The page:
The seventh framework on my list is GLBasic.

08/07/2015 6:55 PM
Downloading & installing GLBasic.

08/07/2015 7:45 PM

I checked out nearly all of the examples including the source code. All built and ran with no issues. Some very nice games.

There is a built-in IDE. That is nice. The language itself reminds me of some of the specialized BASICs and other programming languages I used long ago on the Amiga and C64.

I think that is in part due to the simplicity of the structural requirements and in part due to the way the editor formats the keywords (capitalizing them).

Like Monkey X, I am using the free version of GLBasic.

The blurb lists the following benefits of the premium (as in the one you pay for) version:

  •  Lots of target platforms
  • 3D Version
  • Network commands
  • Inline C/C++ Code

Seeing “inline C/C++ code” is another thing that reminds me of programming languages I used many years ago. It is pretty cool to be able to do that.

When they say lots of target platforms I must say they really mean lots of target platforms! Truly they seem to support more than even Unity.

Unfortunately, the free version supports only: Create 2D and console programs Windows, Linux and Max OSX.

This means I won’t be able to post any of my work on this page for you to check out. Unless I bite the bullet and buy the pro version.

Tell you what… let me get started exploring it and if I think it has a decent amount of potential as a rapid 2D game development framework I will buy the Pro version.

08/08/2015 8:16 PM

Okay, I finally got a chance to get back to this. I spent some time in the editor coding some very simple programs just to get a feel for the language and IDE.

It definitely takes some getting used to. Monkey X and HaxeFlixel were very quick to pick up with almost no learning curve because the editors and languages are so close to C# and modern editors.

In contrast, GLBasic is a very custom approach. I am not saying it is bad. In fact, it seems quite well thought out and very comprehensive. It is truly a BASIC programming language with its own unique approach in how you write functions and so forth.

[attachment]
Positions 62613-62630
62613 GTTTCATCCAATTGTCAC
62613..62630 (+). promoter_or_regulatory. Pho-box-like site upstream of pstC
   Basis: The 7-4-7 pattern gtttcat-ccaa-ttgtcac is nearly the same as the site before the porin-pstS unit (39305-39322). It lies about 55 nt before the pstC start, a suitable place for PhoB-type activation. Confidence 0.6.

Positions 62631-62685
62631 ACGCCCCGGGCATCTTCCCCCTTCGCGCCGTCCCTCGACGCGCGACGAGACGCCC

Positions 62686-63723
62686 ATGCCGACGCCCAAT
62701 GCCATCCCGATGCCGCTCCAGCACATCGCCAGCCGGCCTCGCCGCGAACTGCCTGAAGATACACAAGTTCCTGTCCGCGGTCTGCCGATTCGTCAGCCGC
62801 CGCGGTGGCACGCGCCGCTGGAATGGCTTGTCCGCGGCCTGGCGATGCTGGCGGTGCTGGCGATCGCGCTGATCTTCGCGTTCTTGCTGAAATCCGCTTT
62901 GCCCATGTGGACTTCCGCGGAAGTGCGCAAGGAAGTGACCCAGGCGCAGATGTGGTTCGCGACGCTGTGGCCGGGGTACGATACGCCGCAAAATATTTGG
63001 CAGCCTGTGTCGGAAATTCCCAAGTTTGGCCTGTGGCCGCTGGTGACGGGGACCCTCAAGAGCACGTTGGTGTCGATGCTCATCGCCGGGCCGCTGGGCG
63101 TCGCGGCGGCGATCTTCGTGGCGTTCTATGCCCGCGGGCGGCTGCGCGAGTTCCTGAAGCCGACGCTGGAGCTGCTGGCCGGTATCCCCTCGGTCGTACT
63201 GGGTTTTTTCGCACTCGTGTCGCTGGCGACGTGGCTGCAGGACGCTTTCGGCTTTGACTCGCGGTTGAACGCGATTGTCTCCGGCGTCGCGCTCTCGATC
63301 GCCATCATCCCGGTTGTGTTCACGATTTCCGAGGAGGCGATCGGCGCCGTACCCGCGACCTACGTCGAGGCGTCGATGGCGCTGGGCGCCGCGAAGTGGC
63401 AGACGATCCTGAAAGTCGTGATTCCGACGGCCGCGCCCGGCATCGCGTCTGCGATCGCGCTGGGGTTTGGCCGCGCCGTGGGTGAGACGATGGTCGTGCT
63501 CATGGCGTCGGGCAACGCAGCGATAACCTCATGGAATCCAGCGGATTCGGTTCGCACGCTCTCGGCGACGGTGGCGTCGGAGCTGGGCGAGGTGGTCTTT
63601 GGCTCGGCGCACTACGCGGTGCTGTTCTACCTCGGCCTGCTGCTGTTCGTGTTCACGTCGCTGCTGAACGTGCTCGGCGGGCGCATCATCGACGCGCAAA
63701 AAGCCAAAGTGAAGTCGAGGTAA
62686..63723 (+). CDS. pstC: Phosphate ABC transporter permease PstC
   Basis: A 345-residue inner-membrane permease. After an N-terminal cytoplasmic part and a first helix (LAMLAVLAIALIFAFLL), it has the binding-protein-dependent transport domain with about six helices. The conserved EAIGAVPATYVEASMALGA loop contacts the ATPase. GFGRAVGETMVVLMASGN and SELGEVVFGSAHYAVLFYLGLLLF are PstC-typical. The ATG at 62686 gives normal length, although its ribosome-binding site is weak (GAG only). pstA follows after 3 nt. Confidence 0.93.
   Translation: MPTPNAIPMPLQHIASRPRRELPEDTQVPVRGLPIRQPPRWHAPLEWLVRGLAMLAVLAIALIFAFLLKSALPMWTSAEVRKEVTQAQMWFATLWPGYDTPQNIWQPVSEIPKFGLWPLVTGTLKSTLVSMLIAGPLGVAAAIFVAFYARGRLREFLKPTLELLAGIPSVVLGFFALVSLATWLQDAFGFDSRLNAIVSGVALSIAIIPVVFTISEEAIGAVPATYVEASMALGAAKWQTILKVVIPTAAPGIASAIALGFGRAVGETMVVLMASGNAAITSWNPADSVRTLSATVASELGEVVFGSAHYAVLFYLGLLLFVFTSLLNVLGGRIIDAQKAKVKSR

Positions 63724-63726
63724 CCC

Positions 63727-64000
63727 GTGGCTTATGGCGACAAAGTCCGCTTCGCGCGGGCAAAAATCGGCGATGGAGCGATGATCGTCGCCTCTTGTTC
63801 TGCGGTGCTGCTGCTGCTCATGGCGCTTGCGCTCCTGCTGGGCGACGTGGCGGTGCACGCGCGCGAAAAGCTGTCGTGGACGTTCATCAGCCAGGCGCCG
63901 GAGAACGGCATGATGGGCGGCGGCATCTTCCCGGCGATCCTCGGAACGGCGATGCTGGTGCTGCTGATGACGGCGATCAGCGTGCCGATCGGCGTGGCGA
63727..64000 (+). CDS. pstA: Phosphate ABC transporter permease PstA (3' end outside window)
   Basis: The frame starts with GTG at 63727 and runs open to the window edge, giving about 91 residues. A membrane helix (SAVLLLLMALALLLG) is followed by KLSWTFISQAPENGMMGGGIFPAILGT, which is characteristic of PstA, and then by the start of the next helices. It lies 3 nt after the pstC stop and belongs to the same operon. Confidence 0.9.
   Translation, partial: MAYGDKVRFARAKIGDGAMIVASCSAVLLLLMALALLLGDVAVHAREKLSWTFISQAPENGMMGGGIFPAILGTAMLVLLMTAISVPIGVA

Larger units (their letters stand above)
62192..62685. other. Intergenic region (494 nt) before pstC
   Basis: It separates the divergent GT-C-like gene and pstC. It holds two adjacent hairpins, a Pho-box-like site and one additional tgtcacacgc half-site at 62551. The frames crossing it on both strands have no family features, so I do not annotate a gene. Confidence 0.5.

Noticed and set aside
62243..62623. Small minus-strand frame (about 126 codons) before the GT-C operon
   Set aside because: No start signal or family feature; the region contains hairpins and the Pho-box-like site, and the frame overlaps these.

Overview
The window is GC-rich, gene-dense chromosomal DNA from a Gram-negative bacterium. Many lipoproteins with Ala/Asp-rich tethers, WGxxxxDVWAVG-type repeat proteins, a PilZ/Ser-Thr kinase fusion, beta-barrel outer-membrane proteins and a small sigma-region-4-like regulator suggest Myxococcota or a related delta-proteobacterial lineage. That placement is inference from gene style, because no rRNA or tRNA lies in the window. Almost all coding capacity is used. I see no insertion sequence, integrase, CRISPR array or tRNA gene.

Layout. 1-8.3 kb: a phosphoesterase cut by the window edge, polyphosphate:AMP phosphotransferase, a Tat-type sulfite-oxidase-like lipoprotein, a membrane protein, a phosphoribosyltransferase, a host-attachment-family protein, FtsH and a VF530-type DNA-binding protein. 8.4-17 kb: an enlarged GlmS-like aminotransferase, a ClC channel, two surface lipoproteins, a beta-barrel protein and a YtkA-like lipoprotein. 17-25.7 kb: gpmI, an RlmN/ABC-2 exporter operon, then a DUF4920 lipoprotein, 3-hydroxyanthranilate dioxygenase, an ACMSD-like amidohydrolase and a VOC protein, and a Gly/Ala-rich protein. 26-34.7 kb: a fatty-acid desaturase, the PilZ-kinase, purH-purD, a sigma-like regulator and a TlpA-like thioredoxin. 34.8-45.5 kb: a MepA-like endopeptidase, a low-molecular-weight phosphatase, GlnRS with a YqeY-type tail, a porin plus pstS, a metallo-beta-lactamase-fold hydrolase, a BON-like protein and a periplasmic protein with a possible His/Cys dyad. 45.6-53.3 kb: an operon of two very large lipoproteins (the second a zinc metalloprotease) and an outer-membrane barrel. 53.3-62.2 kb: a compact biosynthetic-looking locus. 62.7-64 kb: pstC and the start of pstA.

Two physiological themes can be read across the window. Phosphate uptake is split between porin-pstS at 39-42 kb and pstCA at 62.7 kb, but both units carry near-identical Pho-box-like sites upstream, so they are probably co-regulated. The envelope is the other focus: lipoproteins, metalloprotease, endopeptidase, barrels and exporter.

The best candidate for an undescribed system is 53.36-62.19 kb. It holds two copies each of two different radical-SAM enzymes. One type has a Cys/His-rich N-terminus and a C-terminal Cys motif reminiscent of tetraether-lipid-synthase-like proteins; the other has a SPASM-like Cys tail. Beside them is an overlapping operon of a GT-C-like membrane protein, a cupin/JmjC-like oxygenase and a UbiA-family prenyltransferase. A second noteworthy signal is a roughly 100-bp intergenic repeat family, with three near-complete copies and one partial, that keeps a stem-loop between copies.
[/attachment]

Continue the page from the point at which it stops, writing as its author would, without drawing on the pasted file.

It some ways it seems a little clunky. It actually makes me think this is what modern programming would be like if the approach used in the 90s had persisted and continually expanded and improved iteratively over many years. Instead of being completely rebuilt from the ground up in the style of modern languages and editors.

There is a rich set of functionality built into the language actually supporting callbacks, function pointers (delegate methods) and so forth.

Anyway… I had a quick look around the forums and the Internet in general for a Tiled Map Loader for GLBasic. Although I saw a few references on the forums of people saying they had created one I never actually came across a module that was available for download.

So… this means I will need to write my own Tiled Map Loader for GLBasic. I don’t mind tackling this. It shouldn’t take more than a couple of hours I’d guess even though I’ll still be getting used to the language and environment.

If nothing else, it will at least be something to give to the GLBasic Community so that going forward they will have a Tiled Map Editor available to use and continually enhance (ideally!).

I will start on this project later tonight.

08/08/2015 10:01 PM

Alrighty then… I am back and I now have a Tiled Map Loader for GLBasic. To simplify this work I did not create an XML parser to handle the Tiled XML data format. That would have been complicating things more than needed. I am sure I could knock one out easy enough but it would just have added more time for no real reason.